That, says research assistant Fiery A. Cushman ’03, is what makes him “revolutionary” in his field. “What’s so unique about Marc’s approach,” says Cushman, “is that he combines human behavioral research with nonhuman research.”
Hauser studies the human mind—its evolution, its processes, its judgments, its nuances—with the eyes and tools of a scientist. It is an integrative approach to an age-old question. If we share 98 percent of our genes with chimpanzees, thinkers have long wondered, what is it about humans that makes us truly different? In particular, Hauser asks, what about humans makes them moral?
“I saw that in these fields there was a lot of speculation, but little data,” Hauser says. “As a scientist, I believe that theory is only as good as it can be tested.”
In order to turn that story around, Hauser is now gathering some of the first empirical data ever collected about the processes of human thought, much of which comes straight from Harvard’s monkey lab. He’s found that morality may be hard-wired into the human brain—and missing from the minds of animals.
“The conclusion we are reaching is that [monkeys] lack the part of the brain that allows combinational ability,” says Hauser. While humans are able to string together words and thoughts, monkeys cannot. And that linguistic ability may be the key to moral decision-making skills as well.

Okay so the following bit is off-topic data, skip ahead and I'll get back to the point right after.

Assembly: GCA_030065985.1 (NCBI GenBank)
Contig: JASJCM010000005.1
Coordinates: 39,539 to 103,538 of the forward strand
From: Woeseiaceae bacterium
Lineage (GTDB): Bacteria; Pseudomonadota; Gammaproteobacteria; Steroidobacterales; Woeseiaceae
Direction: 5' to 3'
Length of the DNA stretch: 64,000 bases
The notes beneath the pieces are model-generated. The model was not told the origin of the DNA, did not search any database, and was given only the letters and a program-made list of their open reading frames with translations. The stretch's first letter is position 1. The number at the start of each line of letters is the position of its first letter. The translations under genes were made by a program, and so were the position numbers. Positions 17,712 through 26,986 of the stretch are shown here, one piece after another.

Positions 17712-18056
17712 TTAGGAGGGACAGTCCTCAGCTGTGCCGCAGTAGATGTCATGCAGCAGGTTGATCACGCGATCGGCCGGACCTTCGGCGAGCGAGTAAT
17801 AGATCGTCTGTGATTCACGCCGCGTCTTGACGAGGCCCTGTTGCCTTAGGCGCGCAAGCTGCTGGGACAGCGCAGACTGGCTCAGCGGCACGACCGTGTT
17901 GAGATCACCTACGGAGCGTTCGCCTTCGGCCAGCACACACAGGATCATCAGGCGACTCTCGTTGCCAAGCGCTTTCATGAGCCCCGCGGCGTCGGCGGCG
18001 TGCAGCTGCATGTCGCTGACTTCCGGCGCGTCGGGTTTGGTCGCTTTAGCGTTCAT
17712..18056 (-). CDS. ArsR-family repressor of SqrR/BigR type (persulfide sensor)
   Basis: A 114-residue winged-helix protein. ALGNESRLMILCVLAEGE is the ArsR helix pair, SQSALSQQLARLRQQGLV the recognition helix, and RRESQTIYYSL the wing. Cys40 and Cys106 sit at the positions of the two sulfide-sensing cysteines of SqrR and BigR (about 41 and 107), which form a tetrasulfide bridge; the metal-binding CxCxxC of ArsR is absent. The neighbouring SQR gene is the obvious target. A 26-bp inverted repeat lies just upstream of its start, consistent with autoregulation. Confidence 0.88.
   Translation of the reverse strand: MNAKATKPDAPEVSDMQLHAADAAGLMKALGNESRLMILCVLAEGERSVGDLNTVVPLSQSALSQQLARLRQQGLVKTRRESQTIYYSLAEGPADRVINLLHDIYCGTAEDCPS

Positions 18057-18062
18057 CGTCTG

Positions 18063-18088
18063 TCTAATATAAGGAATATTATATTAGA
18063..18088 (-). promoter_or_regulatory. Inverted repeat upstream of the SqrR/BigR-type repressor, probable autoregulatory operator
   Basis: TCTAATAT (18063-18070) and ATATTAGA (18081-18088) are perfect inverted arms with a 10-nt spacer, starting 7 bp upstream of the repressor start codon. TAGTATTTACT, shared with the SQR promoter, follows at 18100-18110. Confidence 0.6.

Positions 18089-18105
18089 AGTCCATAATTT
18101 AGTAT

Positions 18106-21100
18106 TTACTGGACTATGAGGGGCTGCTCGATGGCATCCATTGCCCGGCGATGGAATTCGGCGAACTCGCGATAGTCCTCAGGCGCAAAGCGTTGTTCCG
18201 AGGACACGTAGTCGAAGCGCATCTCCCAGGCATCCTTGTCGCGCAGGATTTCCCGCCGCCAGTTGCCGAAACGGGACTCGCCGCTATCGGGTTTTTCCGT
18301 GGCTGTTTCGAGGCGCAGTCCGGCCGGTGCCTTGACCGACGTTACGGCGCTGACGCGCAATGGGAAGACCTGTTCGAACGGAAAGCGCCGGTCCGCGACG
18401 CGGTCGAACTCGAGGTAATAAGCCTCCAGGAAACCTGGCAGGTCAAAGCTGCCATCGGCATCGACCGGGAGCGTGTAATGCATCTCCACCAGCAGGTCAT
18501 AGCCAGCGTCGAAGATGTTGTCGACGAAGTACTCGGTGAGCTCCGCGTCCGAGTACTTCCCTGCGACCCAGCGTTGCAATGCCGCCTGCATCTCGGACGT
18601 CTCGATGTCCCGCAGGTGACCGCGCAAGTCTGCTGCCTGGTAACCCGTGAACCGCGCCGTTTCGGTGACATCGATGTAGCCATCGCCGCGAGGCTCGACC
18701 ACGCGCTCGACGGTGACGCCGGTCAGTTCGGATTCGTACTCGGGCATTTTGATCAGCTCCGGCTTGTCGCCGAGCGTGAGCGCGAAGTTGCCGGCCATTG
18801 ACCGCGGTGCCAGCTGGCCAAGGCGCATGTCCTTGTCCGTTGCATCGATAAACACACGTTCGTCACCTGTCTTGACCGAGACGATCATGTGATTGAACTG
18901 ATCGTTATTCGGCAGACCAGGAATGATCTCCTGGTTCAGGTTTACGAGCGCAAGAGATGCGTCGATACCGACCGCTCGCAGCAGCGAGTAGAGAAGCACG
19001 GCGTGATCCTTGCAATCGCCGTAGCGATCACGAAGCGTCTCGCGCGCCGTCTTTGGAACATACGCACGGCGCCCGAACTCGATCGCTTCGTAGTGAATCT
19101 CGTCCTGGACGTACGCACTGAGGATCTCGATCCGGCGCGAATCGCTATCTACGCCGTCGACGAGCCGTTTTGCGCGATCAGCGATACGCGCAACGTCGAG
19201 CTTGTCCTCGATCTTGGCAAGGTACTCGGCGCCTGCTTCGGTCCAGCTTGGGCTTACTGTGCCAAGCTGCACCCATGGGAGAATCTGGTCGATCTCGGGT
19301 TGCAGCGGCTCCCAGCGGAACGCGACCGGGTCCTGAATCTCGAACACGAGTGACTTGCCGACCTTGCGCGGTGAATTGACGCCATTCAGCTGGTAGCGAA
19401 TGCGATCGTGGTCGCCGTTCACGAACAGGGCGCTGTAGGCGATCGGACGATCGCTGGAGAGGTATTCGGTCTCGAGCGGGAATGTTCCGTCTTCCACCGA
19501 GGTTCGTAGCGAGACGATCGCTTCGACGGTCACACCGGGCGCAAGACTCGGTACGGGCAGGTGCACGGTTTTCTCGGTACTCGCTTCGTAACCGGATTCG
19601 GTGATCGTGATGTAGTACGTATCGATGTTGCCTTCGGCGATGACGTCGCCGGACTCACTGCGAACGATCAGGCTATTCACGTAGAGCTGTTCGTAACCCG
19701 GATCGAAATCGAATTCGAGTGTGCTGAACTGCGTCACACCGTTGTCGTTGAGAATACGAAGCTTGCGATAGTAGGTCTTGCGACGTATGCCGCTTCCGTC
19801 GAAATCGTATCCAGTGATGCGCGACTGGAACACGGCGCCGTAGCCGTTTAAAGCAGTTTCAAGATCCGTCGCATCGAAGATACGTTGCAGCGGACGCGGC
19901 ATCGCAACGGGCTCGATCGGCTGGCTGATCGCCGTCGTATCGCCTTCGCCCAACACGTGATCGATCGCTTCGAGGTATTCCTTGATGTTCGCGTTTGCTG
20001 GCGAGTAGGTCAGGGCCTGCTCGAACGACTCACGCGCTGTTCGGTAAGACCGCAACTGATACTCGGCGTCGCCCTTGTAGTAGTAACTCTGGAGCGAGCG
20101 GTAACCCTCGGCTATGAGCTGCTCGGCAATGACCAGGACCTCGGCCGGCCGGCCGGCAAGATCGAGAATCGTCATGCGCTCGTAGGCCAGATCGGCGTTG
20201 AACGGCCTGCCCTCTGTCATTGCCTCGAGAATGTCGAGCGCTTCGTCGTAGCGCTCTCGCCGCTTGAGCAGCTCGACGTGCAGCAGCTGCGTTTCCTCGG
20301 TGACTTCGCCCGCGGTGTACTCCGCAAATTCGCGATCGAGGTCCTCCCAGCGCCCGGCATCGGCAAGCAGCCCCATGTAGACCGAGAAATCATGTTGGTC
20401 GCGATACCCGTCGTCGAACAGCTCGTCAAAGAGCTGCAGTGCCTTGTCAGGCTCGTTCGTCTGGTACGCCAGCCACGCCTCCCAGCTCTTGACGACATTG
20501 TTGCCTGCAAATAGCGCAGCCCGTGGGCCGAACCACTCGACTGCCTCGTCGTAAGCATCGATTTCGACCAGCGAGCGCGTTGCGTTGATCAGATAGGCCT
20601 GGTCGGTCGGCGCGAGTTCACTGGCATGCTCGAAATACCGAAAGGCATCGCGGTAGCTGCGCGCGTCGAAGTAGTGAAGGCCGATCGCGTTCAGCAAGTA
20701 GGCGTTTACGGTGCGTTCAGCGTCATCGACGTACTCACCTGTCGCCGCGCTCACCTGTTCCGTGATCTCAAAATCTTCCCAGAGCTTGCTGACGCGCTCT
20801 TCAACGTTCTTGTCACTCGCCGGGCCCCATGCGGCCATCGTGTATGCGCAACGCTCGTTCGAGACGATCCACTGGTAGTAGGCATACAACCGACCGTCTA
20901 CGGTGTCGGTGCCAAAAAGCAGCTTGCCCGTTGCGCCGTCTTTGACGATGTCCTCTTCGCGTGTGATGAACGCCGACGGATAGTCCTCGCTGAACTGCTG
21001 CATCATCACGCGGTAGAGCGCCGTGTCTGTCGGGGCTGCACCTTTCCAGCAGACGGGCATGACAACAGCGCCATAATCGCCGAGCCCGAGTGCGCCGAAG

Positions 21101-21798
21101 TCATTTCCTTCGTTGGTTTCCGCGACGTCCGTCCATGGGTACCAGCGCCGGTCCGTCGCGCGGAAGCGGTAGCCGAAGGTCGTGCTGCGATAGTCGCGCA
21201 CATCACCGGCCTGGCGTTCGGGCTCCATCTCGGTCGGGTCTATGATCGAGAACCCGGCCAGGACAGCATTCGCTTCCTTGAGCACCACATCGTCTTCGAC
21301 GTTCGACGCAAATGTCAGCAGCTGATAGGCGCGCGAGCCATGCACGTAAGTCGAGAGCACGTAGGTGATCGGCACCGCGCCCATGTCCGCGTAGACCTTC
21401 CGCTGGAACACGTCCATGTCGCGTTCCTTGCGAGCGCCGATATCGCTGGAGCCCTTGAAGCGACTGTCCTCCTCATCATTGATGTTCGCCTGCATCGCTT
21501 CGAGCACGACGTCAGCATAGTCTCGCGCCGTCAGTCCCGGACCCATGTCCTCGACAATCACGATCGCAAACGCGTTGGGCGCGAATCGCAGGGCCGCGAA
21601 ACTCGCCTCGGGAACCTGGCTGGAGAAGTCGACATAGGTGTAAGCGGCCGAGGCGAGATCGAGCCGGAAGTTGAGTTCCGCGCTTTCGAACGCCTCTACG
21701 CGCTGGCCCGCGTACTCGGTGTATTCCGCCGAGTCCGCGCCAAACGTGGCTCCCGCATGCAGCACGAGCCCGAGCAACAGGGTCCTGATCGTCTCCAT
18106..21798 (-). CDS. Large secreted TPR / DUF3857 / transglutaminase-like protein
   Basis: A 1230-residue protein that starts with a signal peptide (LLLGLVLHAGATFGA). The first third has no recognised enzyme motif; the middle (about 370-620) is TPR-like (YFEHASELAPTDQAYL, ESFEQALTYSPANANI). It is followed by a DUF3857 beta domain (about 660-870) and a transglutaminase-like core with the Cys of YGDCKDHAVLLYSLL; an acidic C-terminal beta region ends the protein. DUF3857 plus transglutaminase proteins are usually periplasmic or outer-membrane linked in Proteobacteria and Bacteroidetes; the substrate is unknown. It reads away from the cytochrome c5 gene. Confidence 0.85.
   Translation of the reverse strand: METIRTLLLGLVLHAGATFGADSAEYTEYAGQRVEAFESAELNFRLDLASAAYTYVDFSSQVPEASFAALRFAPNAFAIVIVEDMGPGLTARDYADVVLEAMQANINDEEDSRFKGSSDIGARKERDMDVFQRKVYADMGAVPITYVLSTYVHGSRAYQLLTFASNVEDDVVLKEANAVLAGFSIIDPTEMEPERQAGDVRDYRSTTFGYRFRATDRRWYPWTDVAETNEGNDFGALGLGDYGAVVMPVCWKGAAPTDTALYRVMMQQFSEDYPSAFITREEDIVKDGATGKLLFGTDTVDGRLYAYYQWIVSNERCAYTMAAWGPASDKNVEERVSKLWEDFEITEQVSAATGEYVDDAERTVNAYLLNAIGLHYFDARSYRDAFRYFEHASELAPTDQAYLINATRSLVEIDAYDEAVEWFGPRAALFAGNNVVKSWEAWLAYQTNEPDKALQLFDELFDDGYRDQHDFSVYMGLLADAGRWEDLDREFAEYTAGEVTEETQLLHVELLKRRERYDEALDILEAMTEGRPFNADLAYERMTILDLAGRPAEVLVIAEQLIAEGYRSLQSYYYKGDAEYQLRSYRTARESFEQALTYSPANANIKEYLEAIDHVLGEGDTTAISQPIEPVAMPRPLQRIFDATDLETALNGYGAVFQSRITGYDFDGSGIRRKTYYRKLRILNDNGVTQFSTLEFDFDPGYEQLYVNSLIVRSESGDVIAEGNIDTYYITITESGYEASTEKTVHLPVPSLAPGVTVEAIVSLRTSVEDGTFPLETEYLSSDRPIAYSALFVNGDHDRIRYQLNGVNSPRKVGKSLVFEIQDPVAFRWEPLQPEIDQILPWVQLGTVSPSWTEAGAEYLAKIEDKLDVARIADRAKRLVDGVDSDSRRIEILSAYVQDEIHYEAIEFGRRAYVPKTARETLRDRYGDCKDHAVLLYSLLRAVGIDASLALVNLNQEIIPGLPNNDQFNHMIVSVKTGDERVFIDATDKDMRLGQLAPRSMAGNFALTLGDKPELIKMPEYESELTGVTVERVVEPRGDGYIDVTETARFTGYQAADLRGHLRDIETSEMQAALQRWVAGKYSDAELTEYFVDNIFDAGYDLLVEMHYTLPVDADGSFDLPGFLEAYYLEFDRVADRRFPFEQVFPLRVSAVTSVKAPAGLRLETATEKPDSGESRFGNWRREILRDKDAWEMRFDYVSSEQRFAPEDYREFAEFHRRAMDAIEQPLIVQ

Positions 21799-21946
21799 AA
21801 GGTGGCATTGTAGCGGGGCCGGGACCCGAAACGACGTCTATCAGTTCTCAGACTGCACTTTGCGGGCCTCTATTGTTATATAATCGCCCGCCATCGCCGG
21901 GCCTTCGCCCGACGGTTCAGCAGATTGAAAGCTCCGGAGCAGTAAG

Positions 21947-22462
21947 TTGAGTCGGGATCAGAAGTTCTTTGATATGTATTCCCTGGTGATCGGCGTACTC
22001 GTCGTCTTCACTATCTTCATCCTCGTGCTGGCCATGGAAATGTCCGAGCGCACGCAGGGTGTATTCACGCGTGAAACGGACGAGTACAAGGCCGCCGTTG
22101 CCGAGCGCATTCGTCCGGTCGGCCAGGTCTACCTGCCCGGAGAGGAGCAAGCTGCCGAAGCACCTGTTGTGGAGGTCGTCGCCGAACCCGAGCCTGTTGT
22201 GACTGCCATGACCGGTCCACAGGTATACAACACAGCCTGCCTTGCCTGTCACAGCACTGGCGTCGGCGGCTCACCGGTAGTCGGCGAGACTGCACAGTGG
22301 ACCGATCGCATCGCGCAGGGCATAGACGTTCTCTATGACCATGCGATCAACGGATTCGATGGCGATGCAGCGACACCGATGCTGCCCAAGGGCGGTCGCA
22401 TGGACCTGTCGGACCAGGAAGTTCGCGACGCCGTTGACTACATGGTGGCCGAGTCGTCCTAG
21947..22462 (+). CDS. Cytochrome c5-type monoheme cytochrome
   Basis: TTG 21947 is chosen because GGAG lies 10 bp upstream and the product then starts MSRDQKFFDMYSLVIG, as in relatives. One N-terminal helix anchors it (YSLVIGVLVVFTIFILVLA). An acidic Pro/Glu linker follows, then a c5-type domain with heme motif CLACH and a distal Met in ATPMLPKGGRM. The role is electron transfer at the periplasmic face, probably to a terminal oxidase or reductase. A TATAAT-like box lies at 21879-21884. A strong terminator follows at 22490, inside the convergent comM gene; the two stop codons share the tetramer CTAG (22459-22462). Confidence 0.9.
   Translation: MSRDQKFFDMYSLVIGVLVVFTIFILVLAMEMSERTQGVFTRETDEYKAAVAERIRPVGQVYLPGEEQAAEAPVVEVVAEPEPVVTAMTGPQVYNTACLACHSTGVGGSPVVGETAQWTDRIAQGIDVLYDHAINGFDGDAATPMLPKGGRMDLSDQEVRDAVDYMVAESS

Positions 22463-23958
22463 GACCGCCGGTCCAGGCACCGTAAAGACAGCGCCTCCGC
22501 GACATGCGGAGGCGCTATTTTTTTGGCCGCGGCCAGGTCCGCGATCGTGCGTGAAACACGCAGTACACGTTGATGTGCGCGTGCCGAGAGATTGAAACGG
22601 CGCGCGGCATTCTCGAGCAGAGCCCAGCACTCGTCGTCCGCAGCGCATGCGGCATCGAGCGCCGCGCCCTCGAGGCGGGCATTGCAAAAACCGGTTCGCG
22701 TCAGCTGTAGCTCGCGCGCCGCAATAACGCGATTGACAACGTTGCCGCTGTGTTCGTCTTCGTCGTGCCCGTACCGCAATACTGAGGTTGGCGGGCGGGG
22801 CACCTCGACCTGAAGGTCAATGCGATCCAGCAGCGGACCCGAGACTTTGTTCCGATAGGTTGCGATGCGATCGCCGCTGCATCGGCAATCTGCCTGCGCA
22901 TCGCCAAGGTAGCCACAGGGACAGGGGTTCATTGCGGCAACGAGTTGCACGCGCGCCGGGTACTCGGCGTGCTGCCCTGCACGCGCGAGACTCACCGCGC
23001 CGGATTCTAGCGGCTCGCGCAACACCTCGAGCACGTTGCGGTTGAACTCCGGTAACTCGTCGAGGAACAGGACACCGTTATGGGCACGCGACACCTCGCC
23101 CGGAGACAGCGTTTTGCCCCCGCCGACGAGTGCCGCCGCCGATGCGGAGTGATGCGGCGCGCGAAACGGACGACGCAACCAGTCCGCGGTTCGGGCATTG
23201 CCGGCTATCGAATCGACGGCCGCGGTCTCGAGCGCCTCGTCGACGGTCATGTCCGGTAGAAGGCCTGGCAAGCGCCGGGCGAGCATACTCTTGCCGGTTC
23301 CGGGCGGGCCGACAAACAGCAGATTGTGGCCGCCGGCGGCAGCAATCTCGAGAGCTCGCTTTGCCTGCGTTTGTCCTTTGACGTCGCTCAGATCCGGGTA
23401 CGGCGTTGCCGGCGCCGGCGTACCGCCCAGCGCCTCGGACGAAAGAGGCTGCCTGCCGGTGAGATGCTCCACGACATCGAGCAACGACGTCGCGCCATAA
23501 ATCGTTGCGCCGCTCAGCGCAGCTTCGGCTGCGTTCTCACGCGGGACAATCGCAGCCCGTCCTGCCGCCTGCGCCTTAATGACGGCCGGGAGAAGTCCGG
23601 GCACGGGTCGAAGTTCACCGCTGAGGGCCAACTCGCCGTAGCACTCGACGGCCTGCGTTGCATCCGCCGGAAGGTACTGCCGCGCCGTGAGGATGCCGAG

“By studying animals that lack our ability to combine and create language, we can learn what it is about this ability that is so important,” Hauser says.
Hauser’s research integrates not only psychology and biological science, but philosophy, evolutionary biology and linguistics. “One of the exciting things about the lab is that the empirical work we do has a great deal of importance for domains of the academic world that are very rich in theory,” says Cushman.
They may not have that combinational ability, but it seems like the monkeys are at least offering a lot to science.